While people are told all the time not to think of all African countries as one entity, there's one instance where blurring the lines is accurate: popular culture, especially music.
Dilma Rousseff is planning budget cuts of up to $15 billion, slightly more than most investors had expected, to help rein in a recent burst in government spending.
Brazilian President Luiz Inácio Lula da Silva will step down tomorrow with an 87 percent approval rating, though some say he failed to make necessary long-term economic reforms.
Polar bear cubs play at the St-Felicien Wildlife Zoo in Quebec, Canada, on June 2.
Most 2010 lists of major news will include the Gulf oil spill, the Haiti earthquake, the Republican midterm election sweep, and WikiLeaks. But we saw many events that also inspired or amazed or brought a smile. Here's our top 6 list.
A US Air Force C-17 Globemaster III aircraft drops humanitarian aid into Port-au-Prince, Haiti, and surrounding areas on Jan. 18. The US military was conducting humanitarian and disaster relief operations as part of Operation Unified Response after a 7.0-magnitude earthquake struck the country on Jan. 12.
Monitor staff writers and correspondents in each of the world's regions share what they expect to be top headlines in 2011.
The bogus second conviction of Mikhail Khodorkovsky, a former oil tycoon turned prominent dissident, calls for both President Obama and President Dmitry Medvedev, Prime Minister Putin's protégé, to stand up strongly for the rule of law in Russia.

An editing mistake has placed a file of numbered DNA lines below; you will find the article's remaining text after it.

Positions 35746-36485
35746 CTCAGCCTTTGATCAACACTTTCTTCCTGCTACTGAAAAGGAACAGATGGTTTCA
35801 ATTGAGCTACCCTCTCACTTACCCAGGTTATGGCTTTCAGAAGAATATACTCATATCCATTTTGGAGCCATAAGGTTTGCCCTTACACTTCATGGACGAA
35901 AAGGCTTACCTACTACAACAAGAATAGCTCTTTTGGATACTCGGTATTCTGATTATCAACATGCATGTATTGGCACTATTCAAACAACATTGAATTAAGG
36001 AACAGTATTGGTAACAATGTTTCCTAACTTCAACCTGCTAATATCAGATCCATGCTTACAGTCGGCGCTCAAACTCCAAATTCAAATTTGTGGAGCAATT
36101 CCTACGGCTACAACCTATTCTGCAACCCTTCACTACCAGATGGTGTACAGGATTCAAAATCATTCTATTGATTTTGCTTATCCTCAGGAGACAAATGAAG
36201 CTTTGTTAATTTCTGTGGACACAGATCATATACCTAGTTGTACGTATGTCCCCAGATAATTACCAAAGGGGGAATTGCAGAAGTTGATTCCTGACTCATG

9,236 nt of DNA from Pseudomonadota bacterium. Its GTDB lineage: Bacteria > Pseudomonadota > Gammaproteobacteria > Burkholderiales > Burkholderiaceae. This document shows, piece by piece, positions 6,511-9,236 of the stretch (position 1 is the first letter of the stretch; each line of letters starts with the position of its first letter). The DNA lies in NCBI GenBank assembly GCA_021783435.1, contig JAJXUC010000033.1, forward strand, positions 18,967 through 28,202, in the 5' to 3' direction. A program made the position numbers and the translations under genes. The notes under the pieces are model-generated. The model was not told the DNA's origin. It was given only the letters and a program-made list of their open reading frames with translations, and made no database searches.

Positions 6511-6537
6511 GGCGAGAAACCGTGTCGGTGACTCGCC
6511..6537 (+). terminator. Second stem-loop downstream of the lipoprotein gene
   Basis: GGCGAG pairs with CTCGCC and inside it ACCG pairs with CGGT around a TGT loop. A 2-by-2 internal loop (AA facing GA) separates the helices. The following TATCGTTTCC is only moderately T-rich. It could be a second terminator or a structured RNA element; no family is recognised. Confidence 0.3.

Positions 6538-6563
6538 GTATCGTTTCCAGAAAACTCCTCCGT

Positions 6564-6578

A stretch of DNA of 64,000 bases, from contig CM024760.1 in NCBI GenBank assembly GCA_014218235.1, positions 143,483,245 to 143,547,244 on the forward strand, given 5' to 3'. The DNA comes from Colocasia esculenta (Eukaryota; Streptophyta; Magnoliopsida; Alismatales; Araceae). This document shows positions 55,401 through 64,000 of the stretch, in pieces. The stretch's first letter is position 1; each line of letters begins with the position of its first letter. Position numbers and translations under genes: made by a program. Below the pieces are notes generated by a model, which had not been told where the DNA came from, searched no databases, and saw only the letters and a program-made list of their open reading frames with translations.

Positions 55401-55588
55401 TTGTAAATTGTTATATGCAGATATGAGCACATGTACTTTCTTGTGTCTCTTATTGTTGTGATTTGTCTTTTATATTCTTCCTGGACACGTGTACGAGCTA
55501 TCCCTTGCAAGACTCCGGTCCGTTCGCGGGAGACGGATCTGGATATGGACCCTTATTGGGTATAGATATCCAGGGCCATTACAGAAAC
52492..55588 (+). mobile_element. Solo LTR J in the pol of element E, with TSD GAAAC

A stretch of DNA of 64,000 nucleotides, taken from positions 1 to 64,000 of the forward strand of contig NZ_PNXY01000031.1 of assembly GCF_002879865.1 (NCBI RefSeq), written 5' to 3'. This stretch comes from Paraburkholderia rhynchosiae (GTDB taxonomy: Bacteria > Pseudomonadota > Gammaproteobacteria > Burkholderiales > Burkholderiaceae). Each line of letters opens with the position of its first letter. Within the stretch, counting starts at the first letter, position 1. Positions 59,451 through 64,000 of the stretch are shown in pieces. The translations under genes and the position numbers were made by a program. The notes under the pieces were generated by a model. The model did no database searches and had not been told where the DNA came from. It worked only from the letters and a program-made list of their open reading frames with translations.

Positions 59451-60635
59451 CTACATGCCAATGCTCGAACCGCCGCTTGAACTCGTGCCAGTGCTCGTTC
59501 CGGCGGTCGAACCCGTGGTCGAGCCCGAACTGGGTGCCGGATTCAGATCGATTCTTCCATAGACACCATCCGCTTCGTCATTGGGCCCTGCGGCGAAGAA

In many ways, 2010 is a year you may want to relegate to the filing cabinet quickly. It began with a massive earthquake in Haiti and wound down with North Korea once again being an enfant terrible – bizarrely trying to conduct diplomacy through brinkmanship. In between came Toyota recalls and egg scares, pat downs at airports and unyielding unemployment numbers, too little money in the Irish treasury and too many bedbugs in American sheets. Oil gushed from the floor of the Gulf of Mexico for three months, mocking the best intentions of man and technology to stop it, while ash from a volcano in Iceland darkened Europe temporarily as much as its balance sheets. Yet not all was gloomy. The winter Olympics in Canada and the World Cup in South Africa dazzled with their displays of athletic prowess and national pride, becoming hearths around which the world gathered. In Switzerland, the world's largest atom smasher hurled two protons into each other at unfathomable speeds. Then came the year's most poignant moment – the heroic and improbable rescue of 33 miners from the clutches of the Chilean earth. There were many transitions, too – the return of the Republicans in Washington and the Tories in Britain, the scaling back of one war (Iraq) and the escalation of another (Afghanistan), the fall of some powers (Greece) and rise of others (China, Germany, Lady Gaga). To get the new year off to the right start, we decided to ask various thinkers for one idea each to make the world a better place in 2011. We plumbed poets and political figures, physicists and financiers, theologians and novelists. Some of the ideas are provocative, others quixotic. Some you will agree with, others you won't. But in the modest quest to stir a discussion – from academic salons to living rooms to government corridors – we offer these 25 ideas.